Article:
Urgent Repair Program Notice of Funds Available

Urgent Repair Program
Notice of Funds Available

Issued December 2, 2019

I am pleased to announce that the North Carolina Housing Finance Agency (the Agency) proposes to make a total of $4.5 million available for the 2020 Urgent Repair Program (URP20).  Program funding enables recipient organizations to provide deferred, forgiven loans of up to $10,000 for emergency home repairs and modifications to very low-income owner-occupied homes.  Eligible households are those with one or more full time household members with special needs (e.g., elderly, disabled, and/or Veteran full time household members or a child 6 years of age or under living in the home with lead hazards).  Household incomes cannot exceed 50% of area median income.

Nonprofit organizations, local governments and regional councils of government with the technical capacity to manage residential construction projects are eligible to apply.  Eligible applicants must cover service areas with a population of 5,000 or greater.

The maximum funding amount is $200,000 for projects serving two or more counties in their entirety, and $100,000 for projects serving a single county.  The maximum funding for large CDBG Entitlement Cities is $50,000.

Potential applicants are encouraged to register for the URP20 Application Guideline Webinar, which will be presented on Tuesday, December 10, 2019 at 10:00 AM.  You can register for the URP20 Application Guideline Webinar by clicking the following link: URP20 Application Webinar.  Please register for the Webinar no later than 3:00 PM, December 9, 2019.

Application forms and guidelines will be available on the Agency’s website at www.nchfa.com after December 2, 2019.  Completed applications must be received at the Agency by 5:00 PM January 27, 2020.  For more information, please call Mike Handley, 919-877-5627, Chuck Dopler, 919-981-5008, Donna Coleman, 919-981-5006, Kim Hargrove, 919-877-5682, or Dan McFarland, 919-875-3753.

Sonia B. Joyner
Director of Home Ownership Programs
North Carolina Housing Finance Agency

ECC-AAA Family Caregiver Support Program Providers Receive a Gift

Eastern Carolina Council Pet Therapy

ECC-AAA Family Caregiver Support Program Providers Receive a Gift

ECC-AAA met with the Family Caregiver Specialists throughout the region in October to present them with a gift in honor of National Alzheimer’s Awareness Month (November 2019.) ECC-AAA provided each county provider with a “Joy for All Companion Pet” to assist caregivers to calm their loved one’s anxiety, improve communication, increase social engagement, decrease loneliness, and provide a better quality of life! Providers who received their Companion Pet will be educating caregivers and professionals on the benefits of a Joy for All Companion Pet which will provide them a new technological tool to assist in their day to day caregiving role.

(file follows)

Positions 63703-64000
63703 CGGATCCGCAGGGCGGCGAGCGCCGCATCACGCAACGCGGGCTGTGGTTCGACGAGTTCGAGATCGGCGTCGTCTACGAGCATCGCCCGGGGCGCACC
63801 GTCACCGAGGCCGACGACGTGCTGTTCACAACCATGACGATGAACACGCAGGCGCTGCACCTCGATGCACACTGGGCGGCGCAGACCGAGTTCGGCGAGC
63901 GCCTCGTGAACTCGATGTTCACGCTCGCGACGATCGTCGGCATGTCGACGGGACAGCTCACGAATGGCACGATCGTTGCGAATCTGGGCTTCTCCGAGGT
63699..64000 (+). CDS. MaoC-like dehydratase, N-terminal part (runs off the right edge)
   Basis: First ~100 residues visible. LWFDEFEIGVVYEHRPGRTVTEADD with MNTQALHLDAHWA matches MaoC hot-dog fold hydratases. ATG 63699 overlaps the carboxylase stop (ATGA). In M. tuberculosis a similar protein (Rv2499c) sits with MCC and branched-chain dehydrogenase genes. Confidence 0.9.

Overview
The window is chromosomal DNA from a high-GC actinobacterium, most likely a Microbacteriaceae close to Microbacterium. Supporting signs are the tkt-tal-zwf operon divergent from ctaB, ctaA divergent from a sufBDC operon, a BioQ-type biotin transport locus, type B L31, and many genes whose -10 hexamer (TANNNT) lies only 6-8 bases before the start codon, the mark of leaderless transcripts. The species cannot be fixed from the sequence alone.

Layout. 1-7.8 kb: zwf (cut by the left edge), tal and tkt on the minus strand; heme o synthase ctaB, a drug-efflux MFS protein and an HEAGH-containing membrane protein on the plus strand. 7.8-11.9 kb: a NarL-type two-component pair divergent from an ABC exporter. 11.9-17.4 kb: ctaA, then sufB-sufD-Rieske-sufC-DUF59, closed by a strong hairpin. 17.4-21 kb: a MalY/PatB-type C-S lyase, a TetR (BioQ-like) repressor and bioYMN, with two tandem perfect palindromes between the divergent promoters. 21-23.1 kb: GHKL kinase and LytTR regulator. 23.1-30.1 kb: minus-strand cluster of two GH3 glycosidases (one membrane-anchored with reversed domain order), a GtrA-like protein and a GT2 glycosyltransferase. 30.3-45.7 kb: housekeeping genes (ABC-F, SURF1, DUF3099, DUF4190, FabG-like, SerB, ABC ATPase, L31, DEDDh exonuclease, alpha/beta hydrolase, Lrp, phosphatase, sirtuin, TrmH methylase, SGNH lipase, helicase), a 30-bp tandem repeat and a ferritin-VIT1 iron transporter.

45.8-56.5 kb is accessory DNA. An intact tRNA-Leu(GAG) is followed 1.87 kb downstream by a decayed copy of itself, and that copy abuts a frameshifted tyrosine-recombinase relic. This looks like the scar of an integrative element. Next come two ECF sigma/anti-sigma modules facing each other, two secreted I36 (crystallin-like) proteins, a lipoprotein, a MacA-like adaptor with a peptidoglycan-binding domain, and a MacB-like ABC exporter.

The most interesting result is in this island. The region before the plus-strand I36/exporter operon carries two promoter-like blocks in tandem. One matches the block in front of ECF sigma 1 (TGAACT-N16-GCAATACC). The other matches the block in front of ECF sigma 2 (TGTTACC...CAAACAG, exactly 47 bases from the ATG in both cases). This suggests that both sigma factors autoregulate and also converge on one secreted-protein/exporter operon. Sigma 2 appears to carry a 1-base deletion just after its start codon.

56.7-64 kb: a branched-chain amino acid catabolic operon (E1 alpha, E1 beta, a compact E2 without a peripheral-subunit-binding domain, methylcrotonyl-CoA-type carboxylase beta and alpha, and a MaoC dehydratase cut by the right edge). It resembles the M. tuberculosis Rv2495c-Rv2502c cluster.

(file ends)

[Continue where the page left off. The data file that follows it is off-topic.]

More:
A Joy for All Companion Pet has the possibility to help in the following ways:

  • Delivers an innovative approach that increases meaningful interactions between care recipients and family members
  • Facilitate intergenerational connection
  • Stimulate conversation and communication in withdrawn individuals
  • Calms anxiety and sooths those who are agitated
    • Increase quality of life for those with dementia or who are socially isolated
    • Can improve behavior without the use of drugs

















#4 Resolving Concerns through the Long-Term Care Ombudsman Program

Resolving Concerns through the Long-Term Care Ombudsman Program

The Long-term Care Ombudsman Program focuses on educating the community on issues effecting LTC residents. In January 2019, Eric Carlson through Justice in Aging, released the guide 25 Common Nursing Home Problems & How to Resolve Them. This guide compares common misinterpretations or practices with the clear statement of the relevant law. Each month, the Region P Long-Term Care Ombudsman Program will review a problem discussed in the guide. This month, we will look at the issue of providing necessary services.

Problem #4: Failing to Provide Necessary Services

WHAT YOU HEAR:                                                                  THE FACTS:

“WE DON’T HAVE                                                            A NURSING HOME MUST PROVIDE


YOUR OWN PRIVATE-DUTY AIDE.                      

Each nursing home must provide the care necessary for a resident to reach the highest practicable level of functioning. A nursing home violates that requirement by expecting or encouraging the hiring of private-duty aides to cover for the nursing home’s inadequacies.


The resident or family member should make clear that the nursing home has the legal responsibility to provide necessary care, and that a claimed shortage of staff or money is no excuse. The specific request should be made in writing to the nursing home’s Grievance Official with supporting documentation, such as a doctor’s order, assessment or the resident’s care plan.

If the nursing home continues to deny necessary care, a complaint can be made to the state inspection agency (NC Division of Health Service Regulation, 1-800-624-3004). Other options include raising the issue at a resident or family council meeting, seeking assistance from the Ombudsman Program or consulting with an attorney.                                                                                               



2019 Medicare Open Enrollment

The Wave – September 2019 issue

The Wave – September 2019 issue

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